The COVID-19 coronavirus continues to have an impact on industries across the country, including movie theaters.
Here in Bemidji, Minn., the local cinema is operated by CEC Theatres. In a statement, CEC officials noted that the facilities are remaining open, for now.
“As it has always been, the safety and security of our guests and team members remain our highest priority. in response to the coronavirus, we have taken additional measures to make our cleaning and hygiene protocols even more rigorous.”
According to the statement, this includes increased cleaning efforts, deploying more hand sanitizer stations and not letting employees work.
“We hope that you will be respectful of other guests and not visit our theatre if you are sick” the statement read. “If you have purchased tickets in advance and become ill, please call the theatre you purchased your tickets and we will gladly issue a refund so you can visit us at a later date.”
Marcus Theatres, meanwhile, a chain with many locations in the Midwest, announced Monday that it is limiting seating capacity at its sites. The ticketing system will make certain seating unavailable in order to accomplish additional space between guests.
“We are closely monitoring the evolving coronavirus situation and working under the directino provided by local health agencies,” said Marcus Chairman, President and CEO Rolando Rodriguez. “In addition to increased cleaning procedures… we are now taking additional precaution of adjusting our seating plan to limit capacity in our theatres.”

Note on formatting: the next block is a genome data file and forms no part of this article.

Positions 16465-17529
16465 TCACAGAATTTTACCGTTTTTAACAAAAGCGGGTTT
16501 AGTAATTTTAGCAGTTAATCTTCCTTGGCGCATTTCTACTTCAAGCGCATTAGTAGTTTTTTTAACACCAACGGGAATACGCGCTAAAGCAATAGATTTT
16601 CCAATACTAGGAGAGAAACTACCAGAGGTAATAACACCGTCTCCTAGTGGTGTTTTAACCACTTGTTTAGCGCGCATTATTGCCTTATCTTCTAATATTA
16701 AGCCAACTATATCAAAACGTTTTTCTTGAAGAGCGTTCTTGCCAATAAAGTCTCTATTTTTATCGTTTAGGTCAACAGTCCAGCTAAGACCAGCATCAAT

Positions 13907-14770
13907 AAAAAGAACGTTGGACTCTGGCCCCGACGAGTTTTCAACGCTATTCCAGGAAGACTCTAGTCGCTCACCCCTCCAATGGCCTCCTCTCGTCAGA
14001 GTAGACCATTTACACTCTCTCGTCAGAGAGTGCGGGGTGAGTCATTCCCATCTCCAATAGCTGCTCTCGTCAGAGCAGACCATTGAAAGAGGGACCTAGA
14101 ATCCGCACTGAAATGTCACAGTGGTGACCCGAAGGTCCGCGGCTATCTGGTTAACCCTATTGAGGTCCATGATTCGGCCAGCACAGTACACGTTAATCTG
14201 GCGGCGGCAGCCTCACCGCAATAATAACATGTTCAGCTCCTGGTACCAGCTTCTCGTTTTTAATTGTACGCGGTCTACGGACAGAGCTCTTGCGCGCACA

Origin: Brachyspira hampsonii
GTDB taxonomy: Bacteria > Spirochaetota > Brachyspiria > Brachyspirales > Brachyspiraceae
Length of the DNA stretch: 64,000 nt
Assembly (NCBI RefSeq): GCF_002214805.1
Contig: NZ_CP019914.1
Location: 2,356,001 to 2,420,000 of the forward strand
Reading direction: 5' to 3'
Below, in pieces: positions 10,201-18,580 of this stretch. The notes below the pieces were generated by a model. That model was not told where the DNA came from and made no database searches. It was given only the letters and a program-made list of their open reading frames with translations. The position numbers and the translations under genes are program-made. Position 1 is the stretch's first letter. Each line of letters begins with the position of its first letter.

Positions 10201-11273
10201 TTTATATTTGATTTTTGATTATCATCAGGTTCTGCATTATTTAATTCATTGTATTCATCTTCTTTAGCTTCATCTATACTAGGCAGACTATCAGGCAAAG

The situation is similar at AMC Theatres, which announced it is also limiting seat capacity by allowing only 50% of seats in auditoriums. The rule will be in place until April 30.
Regal Movies is also reducing auditorium capacity by 50% and are complying with mandates on social gathering limits, according to an online statement.
Last week, another announcement was made by Landmark Theatres, which operates cinemas showing more independent pictures. Landmark has also set a 50% capacity limit.
In addition to theaters, movie studios themselves are backing off from releases and production. Films by studios under the Disney umbrella, including the live action “Mulan,” the comic book flick “New Mutants” and the sci fi/horror “Antlers” have all been pushed back.
Other pictures being pushed back because of the virus include the next James Bond movie “No Time to Die,” “Fast and Furious 9” and “A Quiet Place 2.”
Disney, according to Variety, has also halted production on movies including “The Last Duel, “The Little Mermaid,” “Shang-Chi and the Ten Rings,” a new “Home Alone,” “Nightmare Alley,” and “Peter Pan and Wendy.”
At the box office this weekend, the slow down was certainly noticed, too, as only “Onward” made more than $10 million, and just barely did so relatively speaking.
The full top five was:
1. Onward – $10,532,000
2. I Still Believe – $9,500,000
3. Bloodshot – $9,300,000
4. The Invisible Man – $6,000,000
5. The Hunt – $5,320,000
Not much is coming in terms of new flicks at the theater this week. However, there are still new home releases:
- Jumanji: The Next Level, my rating: 3.85 out of 5, Large Association of Movie Blogs rating: 3.27 out of 5, Rotten Tomatoes rating: 71%, MetaCritic rating: 58.
- Richard Jewell, my rating: 3.75 out of 5, Large Association of Movie Blogs rating: 3.63 out of 5, Rotten Tomatoes rating: 76%, MetaCritic rating: 68.
- Black Christmas, my rating: 1.5 out of 5, Large Association of Movie Blogs rating: 2.08 out of 5, Rotten Tomatoes rating: 38%, MetaCritic rating: 49.
- A Hidden Life, Rotten Tomatoes rating: 80%, MetaCritic rating: 78.